Dear Hydrangea enthusiasts,

Welcome to the December 2010 newsletter for Hydrangea PlusŪ.   It is sad to say goodbye to 2010 but we are looking forward to a great hydrangea year in 2011.  We wish you and your family a very happy and safe holiday season.  Thank you all for a wonderful 2010 and thank you for allowing our family to grow hydrangeas for you. 

What’s happening…
As I write our newsletter, we are in the midst of a storm.  For those of you who live or visit the Pacific Northwest in December, you are probably thinking, what’s so new with a winter storm?  Construction has begun and we’re building an arc.  We will take two of every hydrangea we grow and we’re moving to higher ground.  I am kidding, we are on a hill but the nursery’s water reclamation system is on overload.  Three inches in three days and no end in sight!

With the holidays upon us, don’t hesitate to think about giving a hydrangea or gift certificate for your favorite gardener.  I will continue to process email gift certificates and ‘save the space in the garden’ cards up to December 23rd.  The last day to order gift certificates via snail mail delivery is December 19th but I can email it to you for you to print out.  The certificates make great stocking stuffers or that perfect special gift for the gardener that has everything.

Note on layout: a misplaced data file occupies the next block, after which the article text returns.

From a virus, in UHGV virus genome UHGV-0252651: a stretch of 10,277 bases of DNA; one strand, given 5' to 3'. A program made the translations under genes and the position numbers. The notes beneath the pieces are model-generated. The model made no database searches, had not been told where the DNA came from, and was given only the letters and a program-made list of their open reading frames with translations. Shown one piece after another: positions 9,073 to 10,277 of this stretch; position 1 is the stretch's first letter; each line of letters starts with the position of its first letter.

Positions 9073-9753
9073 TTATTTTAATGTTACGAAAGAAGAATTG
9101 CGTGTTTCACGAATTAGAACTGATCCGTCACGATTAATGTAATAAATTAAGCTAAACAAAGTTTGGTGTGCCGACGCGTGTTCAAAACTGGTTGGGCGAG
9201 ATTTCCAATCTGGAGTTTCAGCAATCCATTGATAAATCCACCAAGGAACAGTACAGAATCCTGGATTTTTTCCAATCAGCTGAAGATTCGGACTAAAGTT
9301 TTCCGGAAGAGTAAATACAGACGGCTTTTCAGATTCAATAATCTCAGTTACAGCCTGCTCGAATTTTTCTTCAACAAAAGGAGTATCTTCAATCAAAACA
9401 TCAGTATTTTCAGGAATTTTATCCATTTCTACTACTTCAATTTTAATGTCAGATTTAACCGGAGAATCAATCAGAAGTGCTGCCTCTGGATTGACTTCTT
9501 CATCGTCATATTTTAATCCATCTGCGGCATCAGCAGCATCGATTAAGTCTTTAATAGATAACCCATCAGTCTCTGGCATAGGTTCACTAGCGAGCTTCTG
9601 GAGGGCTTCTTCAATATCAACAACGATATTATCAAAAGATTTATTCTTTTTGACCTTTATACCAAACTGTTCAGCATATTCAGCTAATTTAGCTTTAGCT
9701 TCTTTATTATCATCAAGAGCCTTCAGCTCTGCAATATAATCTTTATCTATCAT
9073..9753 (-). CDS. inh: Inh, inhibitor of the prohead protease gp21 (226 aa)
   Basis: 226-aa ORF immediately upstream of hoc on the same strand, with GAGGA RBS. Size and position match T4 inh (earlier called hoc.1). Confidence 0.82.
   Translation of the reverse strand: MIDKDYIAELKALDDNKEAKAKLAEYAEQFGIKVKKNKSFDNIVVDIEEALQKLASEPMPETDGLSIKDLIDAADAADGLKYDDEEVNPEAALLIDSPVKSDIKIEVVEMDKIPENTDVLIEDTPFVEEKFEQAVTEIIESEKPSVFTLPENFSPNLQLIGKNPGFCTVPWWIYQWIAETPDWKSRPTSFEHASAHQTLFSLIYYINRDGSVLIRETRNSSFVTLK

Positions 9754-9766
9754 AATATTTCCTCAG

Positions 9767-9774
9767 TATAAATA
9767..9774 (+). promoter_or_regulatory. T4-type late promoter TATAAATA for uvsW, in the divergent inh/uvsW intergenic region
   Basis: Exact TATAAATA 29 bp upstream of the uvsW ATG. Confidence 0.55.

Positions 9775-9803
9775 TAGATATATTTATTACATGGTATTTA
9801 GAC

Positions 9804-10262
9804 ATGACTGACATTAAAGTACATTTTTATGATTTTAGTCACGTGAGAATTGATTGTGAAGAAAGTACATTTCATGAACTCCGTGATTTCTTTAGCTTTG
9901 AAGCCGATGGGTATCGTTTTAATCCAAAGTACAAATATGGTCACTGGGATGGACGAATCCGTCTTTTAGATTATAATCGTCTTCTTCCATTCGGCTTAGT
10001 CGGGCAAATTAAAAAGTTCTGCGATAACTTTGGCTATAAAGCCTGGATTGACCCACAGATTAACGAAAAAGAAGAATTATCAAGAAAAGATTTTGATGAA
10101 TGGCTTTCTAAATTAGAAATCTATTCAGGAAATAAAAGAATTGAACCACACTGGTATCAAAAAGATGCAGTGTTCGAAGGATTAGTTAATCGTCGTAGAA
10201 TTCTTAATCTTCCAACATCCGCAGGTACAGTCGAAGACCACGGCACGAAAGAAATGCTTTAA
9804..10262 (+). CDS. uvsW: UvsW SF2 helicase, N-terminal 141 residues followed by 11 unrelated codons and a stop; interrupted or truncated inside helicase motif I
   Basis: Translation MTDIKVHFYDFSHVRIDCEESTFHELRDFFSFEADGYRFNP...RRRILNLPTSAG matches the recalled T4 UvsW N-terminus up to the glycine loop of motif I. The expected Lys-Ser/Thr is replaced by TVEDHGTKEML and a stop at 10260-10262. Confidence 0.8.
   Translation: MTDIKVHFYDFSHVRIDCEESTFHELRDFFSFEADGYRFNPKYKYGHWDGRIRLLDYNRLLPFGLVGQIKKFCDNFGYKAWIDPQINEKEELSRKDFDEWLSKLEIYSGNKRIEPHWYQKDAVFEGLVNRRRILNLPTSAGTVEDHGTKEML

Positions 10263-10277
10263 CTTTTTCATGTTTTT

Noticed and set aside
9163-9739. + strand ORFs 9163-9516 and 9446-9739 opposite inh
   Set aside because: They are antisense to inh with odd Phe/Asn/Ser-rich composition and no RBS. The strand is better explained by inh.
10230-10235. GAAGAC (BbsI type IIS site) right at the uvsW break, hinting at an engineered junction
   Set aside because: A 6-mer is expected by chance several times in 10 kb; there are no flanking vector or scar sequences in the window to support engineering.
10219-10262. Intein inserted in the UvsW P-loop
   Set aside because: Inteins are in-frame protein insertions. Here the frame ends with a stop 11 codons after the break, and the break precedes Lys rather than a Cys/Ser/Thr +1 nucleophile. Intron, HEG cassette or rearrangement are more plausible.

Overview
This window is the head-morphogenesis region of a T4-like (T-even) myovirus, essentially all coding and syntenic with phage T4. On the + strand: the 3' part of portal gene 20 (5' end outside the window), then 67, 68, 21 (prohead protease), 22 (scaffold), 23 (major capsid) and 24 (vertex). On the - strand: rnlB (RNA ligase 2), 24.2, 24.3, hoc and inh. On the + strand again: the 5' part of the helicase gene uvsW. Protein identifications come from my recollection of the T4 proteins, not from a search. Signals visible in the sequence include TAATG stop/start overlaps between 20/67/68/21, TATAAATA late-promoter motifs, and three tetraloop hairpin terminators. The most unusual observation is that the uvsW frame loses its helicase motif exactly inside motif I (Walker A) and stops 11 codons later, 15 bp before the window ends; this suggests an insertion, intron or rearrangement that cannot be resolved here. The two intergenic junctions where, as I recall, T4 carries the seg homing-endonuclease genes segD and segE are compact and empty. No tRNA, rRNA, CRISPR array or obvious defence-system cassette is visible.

Social Media
Visit our Facebook page at to or just search for Hydrangeas Plus while in your Facebook account.  We are up to 7700 fans.  Thank you new fans!  We’re also on Twitter, hear me tweet!

Preliminary schedule for 2011
I made a few adjustments to the dates and added a talk at the American Rhododendron Society convention for May.  I am truly honored to be asked.

January 24th – Shipping resumes – anticipated but weather permitting
February 12th – Insights into Gardening (Benton County Master Gardeners – Oregon State University Lasalle Center)
February 18th, 19th & 20th – Yard, Garden & Patio Show (Oregon Convention Center – Portland) selling hydrangeas and speaking on Friday, February 18th at 3:30pm.
March 18th & 19th – Hydrangeas PlusŪ open house, Annual spring break sale at the nursery
April 2nd Annual Gardenpalooza (Fir Point Farms – Aurora, Oregon from 8am to 4pm)